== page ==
ACT Scores Fall as State Requires That All Be Tested but Officials Stress Law Is a Long-Term Investment to Help Poor and Minority Students

By Mask, Teresa | Daily Herald (Arlington Heights, IL), August 21, 2002 | Go to article overview

ACT Scores Fall as State Requires That All Be Tested but Officials Stress Law Is a Long-Term Investment to Help Poor and Minority Students


Mask, Teresa, Daily Herald (Arlington Heights, IL)


Byline: Teresa Mask Daily Herald Staff Writer

Illinois is blazing a trail toward pushing more high-schoolers to consider college and now is seeing average scores on a college entrance exam dropping as a result.

But state school leaders and some experts say the decrease in the average ACT score, to 20.1 from 21.6 a year before, is simply the price of requiring thousands more students to take the test - many of whom haven't taken the core courses that help students get better scores on the exam.

Yet, they say, it's a long-term investment that should lead to more poor and minority students taking college preparation courses and getting higher scores on the ACT.

Last year, Illinois and Colorado became the only states in the country to make the ACT mandatory for all juniors, whereas in the past only students who planned to go to college would take the test. Colorado also saw its scores dip this year, from 21.5 to 20.1.

Average composite ACT scores released Tuesday show Illinois' Class of 2002 also achieving a 20.1 on a 36-point scale and falling a bit behind the national average of 20.8.

The state score also fell below last year's state average of 21.6 when the test was voluntary. These figures include scores for private and public schools taken last year when the students were juniors.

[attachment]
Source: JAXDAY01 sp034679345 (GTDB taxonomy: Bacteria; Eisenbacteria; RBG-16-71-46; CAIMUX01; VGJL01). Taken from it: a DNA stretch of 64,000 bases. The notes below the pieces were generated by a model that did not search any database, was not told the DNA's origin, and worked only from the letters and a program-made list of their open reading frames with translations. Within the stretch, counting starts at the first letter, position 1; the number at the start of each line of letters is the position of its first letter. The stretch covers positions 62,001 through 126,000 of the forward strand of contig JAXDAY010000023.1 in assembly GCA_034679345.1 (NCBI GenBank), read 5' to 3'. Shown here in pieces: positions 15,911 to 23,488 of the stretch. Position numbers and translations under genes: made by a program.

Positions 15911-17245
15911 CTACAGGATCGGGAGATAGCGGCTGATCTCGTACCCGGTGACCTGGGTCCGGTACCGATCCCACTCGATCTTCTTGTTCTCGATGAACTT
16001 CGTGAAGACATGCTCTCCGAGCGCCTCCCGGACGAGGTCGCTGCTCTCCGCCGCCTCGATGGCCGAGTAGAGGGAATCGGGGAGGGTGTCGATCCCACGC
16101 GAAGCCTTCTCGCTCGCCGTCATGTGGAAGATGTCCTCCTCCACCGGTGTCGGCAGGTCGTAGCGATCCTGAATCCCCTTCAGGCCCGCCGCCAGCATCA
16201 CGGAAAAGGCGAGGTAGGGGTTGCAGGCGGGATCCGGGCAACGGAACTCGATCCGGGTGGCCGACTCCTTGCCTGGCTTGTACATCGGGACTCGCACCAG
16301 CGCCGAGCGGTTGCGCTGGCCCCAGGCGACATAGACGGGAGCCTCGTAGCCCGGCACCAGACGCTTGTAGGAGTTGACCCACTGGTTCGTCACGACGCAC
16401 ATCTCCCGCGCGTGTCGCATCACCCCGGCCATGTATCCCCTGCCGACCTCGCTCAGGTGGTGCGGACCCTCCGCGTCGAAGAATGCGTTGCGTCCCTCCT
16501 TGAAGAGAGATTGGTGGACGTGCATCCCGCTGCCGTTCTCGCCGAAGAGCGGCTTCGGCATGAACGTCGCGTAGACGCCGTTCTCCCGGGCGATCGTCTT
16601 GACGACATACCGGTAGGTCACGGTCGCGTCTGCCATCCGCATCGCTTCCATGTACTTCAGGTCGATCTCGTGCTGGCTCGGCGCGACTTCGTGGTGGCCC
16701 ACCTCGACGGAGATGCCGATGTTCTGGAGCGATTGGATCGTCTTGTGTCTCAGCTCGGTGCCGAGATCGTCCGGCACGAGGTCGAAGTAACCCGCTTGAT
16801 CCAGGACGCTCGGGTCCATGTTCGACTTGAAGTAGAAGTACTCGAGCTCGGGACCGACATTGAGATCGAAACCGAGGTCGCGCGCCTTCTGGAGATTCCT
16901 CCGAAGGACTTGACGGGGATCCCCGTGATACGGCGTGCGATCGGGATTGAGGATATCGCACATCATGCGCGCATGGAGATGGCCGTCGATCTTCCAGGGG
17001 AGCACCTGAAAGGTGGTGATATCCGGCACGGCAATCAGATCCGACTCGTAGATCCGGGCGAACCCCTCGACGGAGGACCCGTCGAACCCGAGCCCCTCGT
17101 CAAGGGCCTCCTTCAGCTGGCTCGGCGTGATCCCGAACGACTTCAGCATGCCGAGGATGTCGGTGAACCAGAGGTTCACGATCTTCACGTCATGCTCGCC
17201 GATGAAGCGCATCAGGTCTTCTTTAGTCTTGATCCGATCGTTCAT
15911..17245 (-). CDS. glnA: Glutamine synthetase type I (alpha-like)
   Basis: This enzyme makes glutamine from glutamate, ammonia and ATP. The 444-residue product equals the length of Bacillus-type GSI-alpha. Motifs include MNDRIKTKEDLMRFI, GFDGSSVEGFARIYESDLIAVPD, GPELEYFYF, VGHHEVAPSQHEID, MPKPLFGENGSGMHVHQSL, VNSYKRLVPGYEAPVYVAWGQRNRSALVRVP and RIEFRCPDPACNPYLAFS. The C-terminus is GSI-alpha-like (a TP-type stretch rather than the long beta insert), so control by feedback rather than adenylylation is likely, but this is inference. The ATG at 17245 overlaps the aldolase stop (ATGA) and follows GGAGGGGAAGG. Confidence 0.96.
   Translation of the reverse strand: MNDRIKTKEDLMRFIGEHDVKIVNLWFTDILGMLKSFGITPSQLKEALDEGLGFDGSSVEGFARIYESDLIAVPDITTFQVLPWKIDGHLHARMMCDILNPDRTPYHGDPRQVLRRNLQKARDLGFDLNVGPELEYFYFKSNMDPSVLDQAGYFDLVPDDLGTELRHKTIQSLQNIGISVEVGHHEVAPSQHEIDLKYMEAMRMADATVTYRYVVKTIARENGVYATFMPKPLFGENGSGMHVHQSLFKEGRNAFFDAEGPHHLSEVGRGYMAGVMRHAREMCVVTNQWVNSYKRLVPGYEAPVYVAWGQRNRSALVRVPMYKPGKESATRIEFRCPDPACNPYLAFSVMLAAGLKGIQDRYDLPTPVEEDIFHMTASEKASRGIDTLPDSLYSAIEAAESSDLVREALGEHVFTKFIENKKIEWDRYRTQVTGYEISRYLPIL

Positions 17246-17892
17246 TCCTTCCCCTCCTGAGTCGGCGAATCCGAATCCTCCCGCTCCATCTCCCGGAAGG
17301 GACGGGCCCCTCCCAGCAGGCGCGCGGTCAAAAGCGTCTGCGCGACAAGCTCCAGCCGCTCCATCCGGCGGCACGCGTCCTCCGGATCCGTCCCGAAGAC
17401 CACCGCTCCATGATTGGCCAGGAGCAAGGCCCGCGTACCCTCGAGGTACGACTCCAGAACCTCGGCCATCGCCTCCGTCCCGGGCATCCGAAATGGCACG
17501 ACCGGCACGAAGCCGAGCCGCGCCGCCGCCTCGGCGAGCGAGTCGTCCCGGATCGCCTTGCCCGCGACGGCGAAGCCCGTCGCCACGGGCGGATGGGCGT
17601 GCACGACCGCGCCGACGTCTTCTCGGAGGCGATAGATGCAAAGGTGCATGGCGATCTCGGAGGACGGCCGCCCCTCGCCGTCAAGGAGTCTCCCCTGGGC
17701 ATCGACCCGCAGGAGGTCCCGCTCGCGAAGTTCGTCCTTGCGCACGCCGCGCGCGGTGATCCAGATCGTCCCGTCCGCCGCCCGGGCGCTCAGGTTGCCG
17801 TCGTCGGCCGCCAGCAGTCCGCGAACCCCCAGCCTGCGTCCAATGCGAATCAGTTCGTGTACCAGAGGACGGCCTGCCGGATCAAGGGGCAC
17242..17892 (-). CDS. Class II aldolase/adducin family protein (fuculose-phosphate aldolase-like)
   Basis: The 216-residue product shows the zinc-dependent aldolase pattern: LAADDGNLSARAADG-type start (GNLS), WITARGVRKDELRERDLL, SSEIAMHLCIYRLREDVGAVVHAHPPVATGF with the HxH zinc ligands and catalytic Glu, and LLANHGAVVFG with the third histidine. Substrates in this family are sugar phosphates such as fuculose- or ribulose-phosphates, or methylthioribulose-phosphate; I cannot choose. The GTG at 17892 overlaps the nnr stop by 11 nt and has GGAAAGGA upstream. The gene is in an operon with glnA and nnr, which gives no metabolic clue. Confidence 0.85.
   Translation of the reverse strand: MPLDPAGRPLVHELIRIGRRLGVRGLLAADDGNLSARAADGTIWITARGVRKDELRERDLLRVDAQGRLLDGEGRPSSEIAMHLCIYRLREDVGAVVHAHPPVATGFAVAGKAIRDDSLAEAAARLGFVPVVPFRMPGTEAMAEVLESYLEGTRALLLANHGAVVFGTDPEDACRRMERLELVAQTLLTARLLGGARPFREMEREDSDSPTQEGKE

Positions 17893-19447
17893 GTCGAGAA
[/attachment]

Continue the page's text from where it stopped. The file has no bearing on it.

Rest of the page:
ACT officials attribute the Illinois decline to an increase of more than 40,000 test takers. Nearly 129,000 students took the test.

Yet some educators wonder if the test might be too rigorous for some students.

"I have mixed feelings about the rule change (to a mandatory test)," said Robert T. Malito, superintendent of Palatine- Schaumburg High School District 211. "It is beneficial for some students who would not otherwise take the exam to get an early prediction as to their potential for college success, and in some cases it has even helped students apply for admission to a small or community college.

"On the other hand, the ACT is perhaps the most rigorous test that many students take in high school, and for those with limited English skills or special needs, the exam is extremely difficult," Malito said.

Some educators believe it is a good idea for all students to take the ACT because it closely mirrors the standards all students in Illinois are expected to master. …

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